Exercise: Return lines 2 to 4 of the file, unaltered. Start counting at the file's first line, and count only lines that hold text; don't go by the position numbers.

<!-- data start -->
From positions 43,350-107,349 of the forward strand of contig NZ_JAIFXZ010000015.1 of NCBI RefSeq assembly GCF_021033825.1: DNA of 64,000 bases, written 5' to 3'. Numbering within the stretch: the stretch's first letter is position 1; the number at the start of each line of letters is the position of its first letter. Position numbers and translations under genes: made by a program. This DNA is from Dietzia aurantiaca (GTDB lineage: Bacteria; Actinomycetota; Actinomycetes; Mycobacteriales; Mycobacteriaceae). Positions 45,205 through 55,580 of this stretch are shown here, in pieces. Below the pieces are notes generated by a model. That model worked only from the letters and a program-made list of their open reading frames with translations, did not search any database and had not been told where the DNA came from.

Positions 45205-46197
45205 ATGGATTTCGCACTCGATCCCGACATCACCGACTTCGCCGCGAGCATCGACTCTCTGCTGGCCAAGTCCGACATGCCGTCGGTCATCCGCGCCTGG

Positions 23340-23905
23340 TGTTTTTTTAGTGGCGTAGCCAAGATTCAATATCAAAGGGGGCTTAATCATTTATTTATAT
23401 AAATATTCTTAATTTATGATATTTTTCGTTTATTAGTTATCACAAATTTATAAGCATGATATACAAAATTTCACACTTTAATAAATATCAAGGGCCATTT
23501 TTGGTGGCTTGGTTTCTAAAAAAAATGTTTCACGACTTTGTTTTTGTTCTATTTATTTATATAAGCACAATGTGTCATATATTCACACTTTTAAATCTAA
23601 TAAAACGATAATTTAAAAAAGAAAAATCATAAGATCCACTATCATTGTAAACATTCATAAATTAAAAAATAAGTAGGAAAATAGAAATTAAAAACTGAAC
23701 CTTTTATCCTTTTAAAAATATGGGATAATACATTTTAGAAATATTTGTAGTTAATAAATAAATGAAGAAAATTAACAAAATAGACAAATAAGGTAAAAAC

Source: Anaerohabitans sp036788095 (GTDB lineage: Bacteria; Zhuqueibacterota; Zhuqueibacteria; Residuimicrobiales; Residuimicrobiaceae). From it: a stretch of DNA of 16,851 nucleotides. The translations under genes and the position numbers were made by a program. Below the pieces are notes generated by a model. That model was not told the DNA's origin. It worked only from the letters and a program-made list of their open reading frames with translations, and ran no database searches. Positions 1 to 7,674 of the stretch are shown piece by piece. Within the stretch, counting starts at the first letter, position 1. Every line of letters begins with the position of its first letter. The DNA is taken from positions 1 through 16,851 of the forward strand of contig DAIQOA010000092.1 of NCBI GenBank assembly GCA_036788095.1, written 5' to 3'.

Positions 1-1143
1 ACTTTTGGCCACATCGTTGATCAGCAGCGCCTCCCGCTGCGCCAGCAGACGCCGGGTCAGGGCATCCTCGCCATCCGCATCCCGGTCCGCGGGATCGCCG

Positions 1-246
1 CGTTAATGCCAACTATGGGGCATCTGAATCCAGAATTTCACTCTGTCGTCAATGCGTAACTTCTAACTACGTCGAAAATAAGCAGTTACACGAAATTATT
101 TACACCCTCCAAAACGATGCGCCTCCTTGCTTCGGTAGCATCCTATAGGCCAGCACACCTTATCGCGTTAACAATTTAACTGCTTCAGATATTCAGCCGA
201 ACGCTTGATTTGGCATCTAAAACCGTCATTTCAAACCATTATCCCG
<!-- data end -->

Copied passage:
Positions 45205-46197
45205 ATGGATTTCGCACTCGATCCCGACATCACCGACTTCGCCGCGAGCATCGACTCTCTGCTGGCCAAGTCCGACATGCCGTCGGTCATCCGCGCCTGG

Positions 23340-23905